In Central Alabama, Veterans Affairs health falsifications continued even after they were caught.

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WASHINGTON – The Central Alabama Veterans Health Care System pulmonologist who falsified more than 1,200 patient records kept doing it even after he was caught, and even when he was caught again, little was done to discipline him, according to the U.S. Office of Special Counsel.

The independent federal agency, which investigates whistle-blower cases involving government employees, blamed CAVHCS leadership for what it calls "a lack of accountability," according to special counsel Carolyn Lerner.

Lerner originally disclosed the case of the Montgomery pulmonologist in a letter last month to President Barack Obama. But in testimony she prepared for the House Veterans Affairs Committee this week, she gave additional details about how the doctor was caught and what actions were taken by CAVHCS leaders.

"The time line and specific facts indicate a broader lack of accountability and inappropriate responses by the (VA Medical Center) leadership in Montgomery," Lerner wrote to Congress.

The pulmonologist's case also caught the attention of the chairman of the House Veterans Affairs Committee, Rep. Jeff Miller, R-Fla.

"How in the world can this person still be employed at the VA?" Miller asked.

The special counsel has highlighted the case as an example of weak internal oversight of VA doctors and a failure to fully heed the concerns of VA employees who expose wrongdoing. The agency is one of several investigating widespread problems within the VA, including veterans waiting too long to see VA doctors and the VA covering up evidence of the long wait times.

The Montgomery pulmonologist, who has not been named because the case is still under investigation, copied and pasted old patient data collected by other doctors into new records of the same patients. The copied data included the patient's chief complaint, findings of the physician's exam, vital signs, diagnoses and plans of care.

A surgeon first reported the wrongdoing involving six patients late in 2012, according to Lerner's testimony. The surgeon was alerted to it by an anesthesiologist who was doing an evaluation of a patient before surgery.

In response to the complaint, the CAVHCS management monitored the pulmonologist's work and confirmed the data was being copied and pasted. The pulmonologist was placed on a 90-day "focused professional practice evaluation."

But during that 90-day review, the pulmonologist continued the copying and pasting. Yet CAVHCS leadership ended the review, citing "satisfactory performance."

The whistle-blowing surgeon then notified the Office of Special Counsel that the mismanagement was a threat to veterans' health and safety. The special counsel referred the case to the VA's Internal Office of Medical Inspector, which confirmed the pulmonologists' wrongdoing but not the allegations of mismanagement.

The Office of Medical Inspector, however, recommended that CAVHCS review all of the consults performed by the pulmonologist in 2011 and 2012, which is when they discovered it had happened 1,241 times, "far worse than previously believed," Lerner wrote.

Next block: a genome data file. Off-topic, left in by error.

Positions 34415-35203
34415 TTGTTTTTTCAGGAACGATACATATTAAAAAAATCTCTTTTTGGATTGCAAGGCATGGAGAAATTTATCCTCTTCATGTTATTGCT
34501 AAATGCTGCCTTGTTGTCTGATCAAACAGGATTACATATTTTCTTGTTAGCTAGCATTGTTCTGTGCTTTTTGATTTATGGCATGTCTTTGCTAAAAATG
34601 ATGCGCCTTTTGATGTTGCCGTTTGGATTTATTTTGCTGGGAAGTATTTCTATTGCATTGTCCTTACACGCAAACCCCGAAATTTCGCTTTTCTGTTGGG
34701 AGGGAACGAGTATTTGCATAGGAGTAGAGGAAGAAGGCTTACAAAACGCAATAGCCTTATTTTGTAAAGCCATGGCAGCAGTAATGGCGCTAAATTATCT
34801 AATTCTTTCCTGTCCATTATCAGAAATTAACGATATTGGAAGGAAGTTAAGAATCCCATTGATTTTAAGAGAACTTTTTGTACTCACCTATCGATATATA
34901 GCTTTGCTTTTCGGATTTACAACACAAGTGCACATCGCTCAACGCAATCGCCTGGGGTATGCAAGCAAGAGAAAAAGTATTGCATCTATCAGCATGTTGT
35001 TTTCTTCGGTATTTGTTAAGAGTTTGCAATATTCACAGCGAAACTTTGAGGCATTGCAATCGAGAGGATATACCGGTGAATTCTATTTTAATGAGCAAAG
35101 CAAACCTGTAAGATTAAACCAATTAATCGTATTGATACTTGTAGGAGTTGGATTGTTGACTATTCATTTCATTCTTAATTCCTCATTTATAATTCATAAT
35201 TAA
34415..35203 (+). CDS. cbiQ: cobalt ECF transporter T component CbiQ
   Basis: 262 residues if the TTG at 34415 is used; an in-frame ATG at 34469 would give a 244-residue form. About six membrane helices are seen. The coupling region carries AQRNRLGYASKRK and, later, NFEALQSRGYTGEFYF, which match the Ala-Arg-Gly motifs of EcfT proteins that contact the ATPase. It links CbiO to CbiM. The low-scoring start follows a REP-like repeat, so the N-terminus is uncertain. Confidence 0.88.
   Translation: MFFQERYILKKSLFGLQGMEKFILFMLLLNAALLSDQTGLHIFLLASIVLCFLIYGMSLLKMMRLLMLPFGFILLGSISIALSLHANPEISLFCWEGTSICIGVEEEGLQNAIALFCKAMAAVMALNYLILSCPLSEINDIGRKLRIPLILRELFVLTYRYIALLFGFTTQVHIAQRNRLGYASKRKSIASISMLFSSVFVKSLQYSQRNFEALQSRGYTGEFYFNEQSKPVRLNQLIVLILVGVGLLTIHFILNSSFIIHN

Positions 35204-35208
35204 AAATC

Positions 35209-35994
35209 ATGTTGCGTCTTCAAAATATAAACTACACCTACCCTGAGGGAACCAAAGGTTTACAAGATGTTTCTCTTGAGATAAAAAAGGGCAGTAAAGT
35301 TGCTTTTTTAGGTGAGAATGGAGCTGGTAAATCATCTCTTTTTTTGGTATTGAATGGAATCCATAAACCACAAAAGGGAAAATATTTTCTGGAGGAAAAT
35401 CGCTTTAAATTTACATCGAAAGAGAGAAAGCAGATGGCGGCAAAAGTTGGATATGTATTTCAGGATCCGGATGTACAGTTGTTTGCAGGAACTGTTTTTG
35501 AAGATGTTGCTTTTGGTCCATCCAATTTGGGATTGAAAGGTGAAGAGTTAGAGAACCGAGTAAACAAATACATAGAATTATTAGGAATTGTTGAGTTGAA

"Despite confirming the widespread abuse, Montgomery (Veterans Affairs Medical Center) leadership did not change its approach with the pulmonologist, who was again placed on (focused professional practice evaluation)," Lerner wrote. "Montgomery (VA) leadership also proposed a reprimand, the lowest level of available discipline."

Lerner said her office has asked the VA for more information to determine whether the unscrupulous practice endangered patient health.

"Despite the lack of confirmation on this critical issue, Central Alabama VA Director James Talton publicly stated that the pulmonologist is still with the VA because there was no indication that any patient was endangered, adding that the physician's records are checked periodically to make sure no copying is occurring," Lerner wrote.

A spokeswoman for CAVHCS did not respond to a request for comment Friday.

In the congressional hearing Tuesday night, a top VA health official declined to discuss the specifics of the Montgomery case, but he said it is common practice to take historical information from prior notes and reuse the information that doesn't change.

"But we don't copy and paste material from ... old records into new records as evidence of the current encounter with a patient," said Dr. James Tuchschmidt, acting principal deputy undersecretary for health at the VA. "We would not tolerate that, we would not support that in the organization. That would clearly represent inferior patient care."

Lerner said she was not aware of any serious disciplinary action taken against the pulmonologist.

"So this fits the pattern that we're concerned about, where allegations are concerned, no harm is found to patient health and no corrective action is taken against wrongdoers. And that's really what I think needs to be fixed," she said.

The special counsel has encouraged the VA to review the patient records and the specific actions taken by Montgomery VA officials in response to the misconduct.

Lerner said her office continues to receive "a significant number" of complaints from whistle-blowers from VA facilities around the country. The agency has more than 60 pending cases involving allegations to patients' health and safety.

"These problems would not have come to light without the information provided by whistle-blowers," Lerner wrote. "Identifying problems is the first step toward fixing them."

Acting VA Secretary Sloan Gibson last week ordered a restructuring of the Office of Medical Inspector and named a new interim director "to create a strong internal audit function which will ensure issues of care quality and patient safety remain at the forefront."

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